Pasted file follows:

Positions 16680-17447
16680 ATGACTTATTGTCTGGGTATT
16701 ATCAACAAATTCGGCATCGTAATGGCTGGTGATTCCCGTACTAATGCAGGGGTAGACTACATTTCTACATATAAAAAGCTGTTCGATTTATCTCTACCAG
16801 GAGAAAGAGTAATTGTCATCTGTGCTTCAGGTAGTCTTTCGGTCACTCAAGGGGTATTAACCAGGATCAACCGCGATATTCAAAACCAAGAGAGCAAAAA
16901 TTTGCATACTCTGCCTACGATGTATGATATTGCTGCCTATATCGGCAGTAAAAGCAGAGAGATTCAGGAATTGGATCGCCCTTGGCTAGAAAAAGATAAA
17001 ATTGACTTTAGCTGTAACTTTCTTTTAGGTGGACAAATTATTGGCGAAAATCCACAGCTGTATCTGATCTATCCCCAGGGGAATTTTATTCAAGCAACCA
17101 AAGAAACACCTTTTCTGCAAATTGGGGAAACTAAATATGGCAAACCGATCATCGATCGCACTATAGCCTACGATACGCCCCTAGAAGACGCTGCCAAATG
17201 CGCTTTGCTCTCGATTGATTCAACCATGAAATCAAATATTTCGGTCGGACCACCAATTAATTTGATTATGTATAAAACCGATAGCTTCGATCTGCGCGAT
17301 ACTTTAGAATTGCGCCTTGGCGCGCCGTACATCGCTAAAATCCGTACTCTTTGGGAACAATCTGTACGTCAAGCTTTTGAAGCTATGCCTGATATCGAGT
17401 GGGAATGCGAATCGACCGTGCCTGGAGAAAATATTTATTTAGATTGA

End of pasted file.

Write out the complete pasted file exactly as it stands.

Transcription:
Positions 16680-17447
16680 ATGACTTATTGTCTGGGTATT
16701 ATCAACAAATTCGGCATCGTAATGGCTGGTGATTCCCGTACTAATGCAGGGGTAGACTACATTTCTACATATAAAAAGCTGTTCGATTTATCTCTACCAG
16801 GAGAAAGAGTAATTGTCATCTGTGCTTCAGGTAGTCTTTCGGTCACTCAAGGGGTATTAACCAGGATCAACCGCGATATTCAAAACCAAGAGAGCAAAAA
16901 TTTGCATACTCTGCCTACGATGTATGATATTGCTGCCTATATCGGCAGTAAAAGCAGAGAGATTCAGGAATTGGATCGCCCTTGGCTAGAAAAAGATAAA
17001 ATTGACTTTAGCTGTAACTTTCTTTTAGGTGGACAAATTATTGGCGAAAATCCACAGCTGTATCTGATCTATCCCCAGGGGAATTTTATTCAAGCAACCA
17101 AAGAAACACCTTTTCTGCAAATTGGGGAAACTAAATATGGCAAACCGATCATCGATCGCACTATAGCCTACGATACGCCCCTAGAAGACGCTGCCAAATG
17201 CGCTTTGCTCTCGATTGATTCAACCATGAAATCAAATATTTCGGTCGGACCACCAATTAATTTGATTATGTATAAAACCGATAGCTTCGATCTGCGCGAT
17301 ACTTTAGAATTGCGCCTTGGCGCGCCGTACATCGCTAAAATCCGTACTCTTTGGGAACAATCTGTACGTCAAGCTTTTGAAGCTATGCCTGATATCGAGT
17401 GGGAATGCGAATCGACCGTGCCTGGAGAAAATATTTATTTAGATTGA